Java
Article
By Graham Cox

Building your Front End with Maven: Simple Resources

By Graham Cox
Help us help you! You'll get a... FREE 6-Month Subscription to SitePoint Premium Plus you'll go in the draw to WIN a new Macbook SitePoint 2017 Survey Yes, let's Do this It only takes 5 min

Every time you are developing a web application, you will invariably have a number of static resources that you desire to serve up to the end user. These static files come in a number of different forms – HTML, CSS, LESS, SCSS, Javascript, Plain Text, Markdown, Asciidoc, etc. – and have a number of challenges to best incorporate into your web application for the easiest development process. This article aims to show some simple techniques using Maven plugins to streamline the development and incorporation of these static resources into your application.

Serving up Static Resources

It is assumed that you are already able to serve up static resources from your web application. Generally, whichever framework you are using to build your application has standard ways of supporting this – Spring, for example – uses the mvc:resources tag. Additionally, assuming you are using a Servlet Container such as Tomcat, it is often the case that you can serve anything up that appears in the src/main/webapp directory without any extra configuration at all. It is important that you know where in the resulting WAR file your static files need to end up, as this will be used repeatedly throughout the examples given in this article.

Plain, Unmanipulated Files

The absolute simplest form of static resources that can be included are ones that require absolutely no manipulation. These are files that you write and are then included into the webapp as-is. Including these is really simple. All you need to do is put the files into either src/main/webapp or src/main/resources as appropriate for where you want them to appear. Files included in src/main/webapp will be copied into the root of your WAR file, whereas files included in src/main/resources will be copied into target/classes, which then ends up on the classpath of your webapp.

Templated Files

Sometimes you find that you want to have some plain files, but include in them expanded properties taken from the Maven build. For example, the version number of the artifact is a common one that might be included.

This is achievable using standard Maven plugins that are already used as part of your build – the Maven Resources Plugin and the Maven WAR Plugin – so let’s have a look at them.

Maven Resources Plugin

Without any additional configuration at all, the Maven Resources Plugin is already used to copy the src/main/resources directory into the resultant JAR or WAR file. (Note, the Maven Resources Plugin is also used for the src/test/resources directory, and everything that is mentioned here is equally applicable to that).

By default, it will not do filtering, though, so some extra configuration is needed to support this. Filtering is the act of substituting special placeholders in your static resources with the correct values at the time the resources are copied into your webapp.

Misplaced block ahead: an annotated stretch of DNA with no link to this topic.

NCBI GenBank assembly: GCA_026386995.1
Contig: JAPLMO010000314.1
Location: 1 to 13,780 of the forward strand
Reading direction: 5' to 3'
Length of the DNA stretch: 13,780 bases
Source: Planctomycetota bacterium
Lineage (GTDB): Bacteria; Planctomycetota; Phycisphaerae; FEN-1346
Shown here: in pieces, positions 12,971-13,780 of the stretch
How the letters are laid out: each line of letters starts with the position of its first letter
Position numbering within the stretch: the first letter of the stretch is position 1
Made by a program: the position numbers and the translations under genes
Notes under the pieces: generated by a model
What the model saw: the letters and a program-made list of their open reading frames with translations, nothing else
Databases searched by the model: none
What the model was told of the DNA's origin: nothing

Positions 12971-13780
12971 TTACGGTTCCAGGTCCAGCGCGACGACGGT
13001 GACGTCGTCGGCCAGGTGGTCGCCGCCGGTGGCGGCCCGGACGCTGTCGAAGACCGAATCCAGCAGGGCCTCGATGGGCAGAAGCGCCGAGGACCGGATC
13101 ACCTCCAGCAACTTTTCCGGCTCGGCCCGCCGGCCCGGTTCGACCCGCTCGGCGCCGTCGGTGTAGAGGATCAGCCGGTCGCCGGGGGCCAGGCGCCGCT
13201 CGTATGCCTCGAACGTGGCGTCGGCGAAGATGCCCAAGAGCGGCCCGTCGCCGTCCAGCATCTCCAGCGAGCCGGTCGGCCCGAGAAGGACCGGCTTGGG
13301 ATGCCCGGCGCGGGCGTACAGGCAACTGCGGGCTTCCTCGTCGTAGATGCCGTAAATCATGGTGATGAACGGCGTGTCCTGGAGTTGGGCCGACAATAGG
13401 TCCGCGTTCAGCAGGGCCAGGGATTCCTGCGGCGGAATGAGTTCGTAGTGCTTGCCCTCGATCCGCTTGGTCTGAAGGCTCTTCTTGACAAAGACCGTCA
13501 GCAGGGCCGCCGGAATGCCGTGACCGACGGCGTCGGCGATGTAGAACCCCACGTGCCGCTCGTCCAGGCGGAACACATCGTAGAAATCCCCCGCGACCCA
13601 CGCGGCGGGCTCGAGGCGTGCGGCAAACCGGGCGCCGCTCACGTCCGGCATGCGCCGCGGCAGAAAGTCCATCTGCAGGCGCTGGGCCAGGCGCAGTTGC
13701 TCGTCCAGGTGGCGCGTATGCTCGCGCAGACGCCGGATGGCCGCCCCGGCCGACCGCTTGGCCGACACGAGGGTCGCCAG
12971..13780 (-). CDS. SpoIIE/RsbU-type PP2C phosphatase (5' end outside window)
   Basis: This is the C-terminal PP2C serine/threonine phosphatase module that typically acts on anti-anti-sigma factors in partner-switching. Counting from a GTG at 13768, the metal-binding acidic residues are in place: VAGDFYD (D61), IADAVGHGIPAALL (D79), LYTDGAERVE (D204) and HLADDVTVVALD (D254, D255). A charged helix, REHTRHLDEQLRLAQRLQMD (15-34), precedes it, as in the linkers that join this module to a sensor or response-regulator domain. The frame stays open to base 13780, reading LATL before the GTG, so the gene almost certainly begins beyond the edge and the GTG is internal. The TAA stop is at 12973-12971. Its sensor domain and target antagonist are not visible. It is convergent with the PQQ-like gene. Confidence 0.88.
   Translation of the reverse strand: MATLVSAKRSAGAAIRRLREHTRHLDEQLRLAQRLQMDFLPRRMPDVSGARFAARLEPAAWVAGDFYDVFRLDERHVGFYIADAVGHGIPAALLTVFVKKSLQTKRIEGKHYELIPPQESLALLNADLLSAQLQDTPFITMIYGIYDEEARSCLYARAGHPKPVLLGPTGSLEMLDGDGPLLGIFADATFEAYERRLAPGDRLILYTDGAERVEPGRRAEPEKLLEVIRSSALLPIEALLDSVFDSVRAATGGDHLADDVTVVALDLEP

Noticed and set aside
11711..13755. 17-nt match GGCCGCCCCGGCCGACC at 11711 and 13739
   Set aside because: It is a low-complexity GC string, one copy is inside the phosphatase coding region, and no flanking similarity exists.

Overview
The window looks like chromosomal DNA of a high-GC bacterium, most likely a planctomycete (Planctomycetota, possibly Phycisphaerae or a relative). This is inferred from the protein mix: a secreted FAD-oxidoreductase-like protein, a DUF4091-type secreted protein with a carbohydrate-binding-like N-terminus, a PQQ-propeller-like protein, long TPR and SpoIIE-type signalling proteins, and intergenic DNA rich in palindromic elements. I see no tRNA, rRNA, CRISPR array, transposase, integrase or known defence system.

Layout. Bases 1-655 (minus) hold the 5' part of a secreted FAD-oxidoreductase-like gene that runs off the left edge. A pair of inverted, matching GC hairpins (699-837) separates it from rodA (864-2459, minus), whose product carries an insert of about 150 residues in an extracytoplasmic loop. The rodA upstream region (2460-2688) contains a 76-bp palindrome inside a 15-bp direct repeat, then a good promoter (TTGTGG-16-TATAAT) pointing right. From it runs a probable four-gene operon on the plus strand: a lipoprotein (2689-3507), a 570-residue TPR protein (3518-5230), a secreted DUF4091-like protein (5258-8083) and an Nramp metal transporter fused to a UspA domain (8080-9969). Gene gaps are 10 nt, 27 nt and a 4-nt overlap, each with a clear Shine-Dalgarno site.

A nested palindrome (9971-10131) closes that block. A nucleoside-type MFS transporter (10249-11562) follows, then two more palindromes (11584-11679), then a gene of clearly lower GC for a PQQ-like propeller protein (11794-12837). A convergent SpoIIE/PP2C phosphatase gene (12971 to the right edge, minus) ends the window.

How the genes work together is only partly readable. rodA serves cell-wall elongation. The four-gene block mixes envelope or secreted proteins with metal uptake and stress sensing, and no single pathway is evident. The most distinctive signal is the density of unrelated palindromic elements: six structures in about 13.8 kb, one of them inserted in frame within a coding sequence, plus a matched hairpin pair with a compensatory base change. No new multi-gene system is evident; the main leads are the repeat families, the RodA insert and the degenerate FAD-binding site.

Configuring filtering of your resources is a simple case of adding the following configuration to your pom.xml file:

<build>
    <resources>
        <resource>
            <directory>src/main/filteredResources</directory>
            <filtering>true</filtering>
        </resource>
    </resources>
</build>

This block has two effects:

  • Adds a new directory from which resources will be copied – in this case we used src/main/filteredResources
  • Enable filtering for all resources in this directory

It is recommended that you keep your filtered resources separate if possible, so that you don’t accidentally perform filtering on files you don’t mean to do so. For example, Spring Context files often contain properties to be expanded that use the exact same syntax, but that you do not wish to be expanded by this process.

Filtering is then achieved by adding special placeholders into your files. These placeholders all start ${ and end }. Between the braces is the property name that you wish to substitute into the file. Say, for example, you have a file src/main/filteredResources/details.txt that contains the following:

Group ID: ${project.groupId}
Artifact ID: ${project.artifactId}
Version: ${project.version}

Then, upon copying into the built webapp, this will be automatically expanded with the group ID, artifact ID and version of the project currently being built.

The properties that can be used here are anything available to the Maven Reactor. These include the default Maven properties, additional ones defined in the POM file, and system properties provided on the command line.

Maven WAR Plugin

The Maven WAR Plugin is slightly less integrated into the build process, so configuring it needs to use the standard mechanism for configuring plugins.

Again, by default this will not do any filtering. As before, you probably want to be selective about the files that are chosen for filtering, so as to not interfere too much with other sources. If you wish to use a similar setup to before, where you have one entire directory for filtered resources and one for unfiltered ones, then the following configuration will work.

<build>
    <plugins>
        <plugin>
            <groupId>org.apache.maven.plugins</groupId>
            <artifactId>maven-war-plugin</artifactId>
            <configuration>
                <webResources>
                    <resource>
                        <directory>src/main/filteredWebapp</directory>